A case study for taking your short bioinformatics courses online: The Ensembl browser webinar series

The Ensembl Outreach Team is responsible for delivering face-to-face workshops and delivered 101 face-to-face workshops around the world in 2019, reaching approximately 3000 trainees. However, following the increased travel and congregation restrictions imposed in many countries during the SARS-CoV-2 pandemic in 2020, a number of Ensembl face-to-face workshops were unfortunately cancelled. In response to these challenges, the Ensembl outreach team organised and delivered a webinar series as a substitute for students wishing to attend a face-to-face workshop. In this blog post, we will share some of the lessons we have learnt in delivering a short webinar series.

Structure and Format

The most commonly delivered Ensembl workshop, and the workshop which suffered the most cancellations, is the Ensembl 1-day browser workshop. Therefore our aim in delivering the Ensembl browser webinar series was to replicate the experience of attending a 1-day browser workshop as faithfully as possible.

Normally, this workshop is delivered by a single trainer in a computer classroom environment with approximately 30 trainees. 

This is intended as an introductory course that demonstrates the main data types presented in Ensembl and how to access them through the Ensembl browser. The workshop consists of a series of modules:

  • Introduction to Ensembl: origin, goals and organisation of the Ensembl project. Using the Ensembl browser to explore genomic regions.
  • Genes and Transcripts: how are Ensembl gene and transcripts predictions made? Finding information about genes and their transcripts.
  • Comparative genomics and proteomics: finding homologues, protein families, whole genome alignments and syntenic regions using Ensembl
  • Variation: accessing variation, haplotype and linkage disequilibrium data through Ensembl. Using the Ensembl Variant Effect Predictor to analyse variation datasets.
  • Regulation: finding features involved in gene regulation.
  • Data export with BioMart: retrieving genomic information using the BioMart web interface.

Each individual module comprises a presentation and a demonstration of the web interfaces, followed by the opportunity to complete exercises with assistance if necessary. Participants are encouraged to bring problems/questions about their research and we try to tackle these during the workshop using Ensembl. The exact mix of modules covered in a single workshop is often varied, depending on the preferences of the participants.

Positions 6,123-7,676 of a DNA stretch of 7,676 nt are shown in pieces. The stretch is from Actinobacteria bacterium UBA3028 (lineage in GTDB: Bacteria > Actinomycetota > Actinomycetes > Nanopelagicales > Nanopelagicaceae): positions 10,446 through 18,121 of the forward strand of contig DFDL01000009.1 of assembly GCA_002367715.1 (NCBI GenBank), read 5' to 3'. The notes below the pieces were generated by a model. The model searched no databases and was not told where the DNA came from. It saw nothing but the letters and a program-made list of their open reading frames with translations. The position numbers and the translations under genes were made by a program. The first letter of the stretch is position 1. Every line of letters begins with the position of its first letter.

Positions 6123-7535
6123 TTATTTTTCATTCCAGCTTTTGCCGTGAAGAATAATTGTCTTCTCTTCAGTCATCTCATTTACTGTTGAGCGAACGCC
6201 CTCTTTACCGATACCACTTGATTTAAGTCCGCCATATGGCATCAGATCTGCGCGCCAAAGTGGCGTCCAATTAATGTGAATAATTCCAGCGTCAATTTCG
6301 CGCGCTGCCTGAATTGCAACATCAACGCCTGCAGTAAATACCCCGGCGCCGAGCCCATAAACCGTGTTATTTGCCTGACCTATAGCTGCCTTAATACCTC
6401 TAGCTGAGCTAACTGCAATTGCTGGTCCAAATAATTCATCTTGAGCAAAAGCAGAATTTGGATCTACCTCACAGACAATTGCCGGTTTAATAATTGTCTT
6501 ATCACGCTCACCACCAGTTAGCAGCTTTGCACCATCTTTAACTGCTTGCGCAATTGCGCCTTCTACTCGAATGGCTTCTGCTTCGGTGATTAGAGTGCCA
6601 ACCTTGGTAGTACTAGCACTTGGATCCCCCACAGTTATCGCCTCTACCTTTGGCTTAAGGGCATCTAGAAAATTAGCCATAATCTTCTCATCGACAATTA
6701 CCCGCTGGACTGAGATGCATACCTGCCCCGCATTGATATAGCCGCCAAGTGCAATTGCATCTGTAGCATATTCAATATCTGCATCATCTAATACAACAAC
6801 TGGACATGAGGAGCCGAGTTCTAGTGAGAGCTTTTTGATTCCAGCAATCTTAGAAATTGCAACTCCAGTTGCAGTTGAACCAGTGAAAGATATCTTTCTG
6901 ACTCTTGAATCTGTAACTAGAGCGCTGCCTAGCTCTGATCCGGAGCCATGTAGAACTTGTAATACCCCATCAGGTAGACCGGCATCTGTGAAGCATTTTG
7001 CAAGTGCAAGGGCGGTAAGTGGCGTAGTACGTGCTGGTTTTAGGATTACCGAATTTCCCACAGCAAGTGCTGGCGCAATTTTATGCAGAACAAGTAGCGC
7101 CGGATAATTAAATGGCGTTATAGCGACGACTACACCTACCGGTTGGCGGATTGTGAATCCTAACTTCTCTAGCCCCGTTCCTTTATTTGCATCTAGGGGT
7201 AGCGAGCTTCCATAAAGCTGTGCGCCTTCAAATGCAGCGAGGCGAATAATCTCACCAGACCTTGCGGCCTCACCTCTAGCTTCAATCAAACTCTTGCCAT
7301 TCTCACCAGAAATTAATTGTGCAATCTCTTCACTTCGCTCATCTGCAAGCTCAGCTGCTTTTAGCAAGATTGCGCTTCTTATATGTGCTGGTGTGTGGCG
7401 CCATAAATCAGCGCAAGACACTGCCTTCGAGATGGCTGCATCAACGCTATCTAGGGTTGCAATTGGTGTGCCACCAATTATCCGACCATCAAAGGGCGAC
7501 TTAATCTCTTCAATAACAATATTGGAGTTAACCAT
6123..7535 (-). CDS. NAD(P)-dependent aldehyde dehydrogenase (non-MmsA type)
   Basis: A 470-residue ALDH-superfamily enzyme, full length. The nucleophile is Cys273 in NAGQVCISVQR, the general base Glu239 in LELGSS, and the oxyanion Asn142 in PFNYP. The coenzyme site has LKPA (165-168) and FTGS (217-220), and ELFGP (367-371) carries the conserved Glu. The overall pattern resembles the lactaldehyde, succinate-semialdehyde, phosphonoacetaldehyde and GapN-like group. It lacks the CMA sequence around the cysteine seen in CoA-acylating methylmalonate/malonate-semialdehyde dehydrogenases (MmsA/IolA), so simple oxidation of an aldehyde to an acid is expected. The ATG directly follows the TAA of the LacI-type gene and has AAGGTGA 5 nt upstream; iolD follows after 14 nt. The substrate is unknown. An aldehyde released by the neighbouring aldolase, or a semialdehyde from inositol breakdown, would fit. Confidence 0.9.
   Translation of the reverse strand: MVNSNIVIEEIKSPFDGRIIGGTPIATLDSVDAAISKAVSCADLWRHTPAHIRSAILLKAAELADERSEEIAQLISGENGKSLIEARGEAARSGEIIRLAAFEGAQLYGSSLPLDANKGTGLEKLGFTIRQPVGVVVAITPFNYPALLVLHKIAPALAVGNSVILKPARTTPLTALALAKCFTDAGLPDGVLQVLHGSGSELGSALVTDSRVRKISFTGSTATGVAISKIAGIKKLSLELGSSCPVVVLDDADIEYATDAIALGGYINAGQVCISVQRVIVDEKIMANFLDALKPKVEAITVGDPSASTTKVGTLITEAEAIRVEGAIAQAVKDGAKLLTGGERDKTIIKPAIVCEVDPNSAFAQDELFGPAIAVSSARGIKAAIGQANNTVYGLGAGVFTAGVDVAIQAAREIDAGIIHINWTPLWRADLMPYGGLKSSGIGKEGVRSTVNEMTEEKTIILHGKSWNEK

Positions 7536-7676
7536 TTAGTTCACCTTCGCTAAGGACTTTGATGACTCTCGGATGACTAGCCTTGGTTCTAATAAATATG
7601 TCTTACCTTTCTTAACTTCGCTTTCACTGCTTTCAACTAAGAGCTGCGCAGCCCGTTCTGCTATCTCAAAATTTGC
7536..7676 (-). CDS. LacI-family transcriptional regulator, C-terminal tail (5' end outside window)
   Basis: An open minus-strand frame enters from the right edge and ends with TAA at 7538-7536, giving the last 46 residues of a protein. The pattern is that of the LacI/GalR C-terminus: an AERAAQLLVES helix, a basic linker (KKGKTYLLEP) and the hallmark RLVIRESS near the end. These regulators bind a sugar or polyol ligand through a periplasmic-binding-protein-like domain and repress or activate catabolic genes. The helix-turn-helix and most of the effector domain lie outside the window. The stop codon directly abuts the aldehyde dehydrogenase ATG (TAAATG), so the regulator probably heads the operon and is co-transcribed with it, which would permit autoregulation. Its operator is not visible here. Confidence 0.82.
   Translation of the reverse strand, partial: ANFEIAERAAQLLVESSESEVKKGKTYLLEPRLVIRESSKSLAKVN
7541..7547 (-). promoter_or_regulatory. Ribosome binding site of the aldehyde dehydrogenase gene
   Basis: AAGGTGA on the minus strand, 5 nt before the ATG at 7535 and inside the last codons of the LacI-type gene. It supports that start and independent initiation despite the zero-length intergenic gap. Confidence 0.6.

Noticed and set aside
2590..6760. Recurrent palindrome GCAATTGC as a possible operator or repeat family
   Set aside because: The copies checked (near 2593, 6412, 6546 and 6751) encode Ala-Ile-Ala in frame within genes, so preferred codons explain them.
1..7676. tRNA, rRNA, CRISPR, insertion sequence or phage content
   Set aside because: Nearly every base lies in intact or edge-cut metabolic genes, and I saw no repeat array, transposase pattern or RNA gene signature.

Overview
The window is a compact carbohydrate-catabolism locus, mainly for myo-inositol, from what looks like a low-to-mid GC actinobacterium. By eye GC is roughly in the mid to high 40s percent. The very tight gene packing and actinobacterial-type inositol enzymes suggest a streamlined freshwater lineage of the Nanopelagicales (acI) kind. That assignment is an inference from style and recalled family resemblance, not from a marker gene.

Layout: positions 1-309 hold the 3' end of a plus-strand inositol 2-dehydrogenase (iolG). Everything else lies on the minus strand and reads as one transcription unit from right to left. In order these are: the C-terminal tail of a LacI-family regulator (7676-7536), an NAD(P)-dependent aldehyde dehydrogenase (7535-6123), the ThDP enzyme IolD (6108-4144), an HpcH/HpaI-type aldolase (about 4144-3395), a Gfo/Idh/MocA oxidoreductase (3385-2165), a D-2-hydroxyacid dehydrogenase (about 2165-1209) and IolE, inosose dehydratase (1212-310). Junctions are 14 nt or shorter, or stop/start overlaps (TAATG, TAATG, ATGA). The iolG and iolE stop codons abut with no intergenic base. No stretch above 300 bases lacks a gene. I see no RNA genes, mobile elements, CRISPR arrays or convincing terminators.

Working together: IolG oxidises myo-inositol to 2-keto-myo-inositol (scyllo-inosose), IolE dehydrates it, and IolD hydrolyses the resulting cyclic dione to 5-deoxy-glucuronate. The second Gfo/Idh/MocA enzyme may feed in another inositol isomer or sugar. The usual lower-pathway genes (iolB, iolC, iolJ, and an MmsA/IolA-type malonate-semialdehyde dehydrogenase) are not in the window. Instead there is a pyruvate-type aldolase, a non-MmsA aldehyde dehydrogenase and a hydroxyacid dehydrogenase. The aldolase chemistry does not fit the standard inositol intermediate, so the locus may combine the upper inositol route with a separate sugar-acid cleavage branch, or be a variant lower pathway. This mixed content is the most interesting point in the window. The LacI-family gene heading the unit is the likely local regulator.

The webinar series was divided into six 1-hour webinars that mirrored the modules usually covered in the 1-day browser workshop with each webinar consisting of an introductory presentation and a live demo of accessing the data using Ensembl. The webinars were held on Tuesday and Thursday at 4pm BST (GMT+1) over a three week period.

The webinar recordings, PDFs of the presentation slides and a ‘Coursebook’ containing screenshots from the live demonstrations as well as exercises and their worked solutions were provided for each module through the EBI Train Online platform. This allowed students to catch-up on missed modules and attempt exercises in their own time between the webinars. The recordings were also made available for students to download. Together, these resources form a stand alone online course that students can complete in their own time, without having to attend the webinars, therefore improving the longevity and accessibility of the course.

The ‘Ensembl browser webinar series‘ course, hosted on the EBI Train Online platform. Modules can be accessed through the menu on the left hand side. Each module consists of a landing page with the recorded webinar and links to download course materials. Exercises and worked answers associated with each module can also be found in the menu.

Webinar Platform

The GoTo Training platform, which supports a total of 200 attendees per session, was used to host the webinars. It allows course organisers to manage registration, upload materials, create live polls and share their audio, video and screen with students.

Furthermore, the GoTo Training platform offers a chat box, which allows students to ask questions during the live webinars. We found that it was important to enlist two other trainers to address technical issues and answer questions during the webinar to allow the presenter to continue without disruption. The chat box does not support threading of conversations, so we employed a technique of prefixing each response with ‘@username’. Furthermore, based on feedback after the first webinar, we kept the webinar session open for approximately 15 minutes following each webinar to allow students to read through the chat dialogue.

GoTo Training also allows course organisers to save chat logs, generate reports, issue certificates and send feedback requests, which we found particularly useful for recording class sizes and distributing feedback surveys and further information.


In the first instance, the webinar series was advertised to registered students of cancelled face-to-face workshops. We then advertised the webinar series widely using social media.

The 200 places were filled and a waiting list was created. A small number of students from the list were registered following cancellations.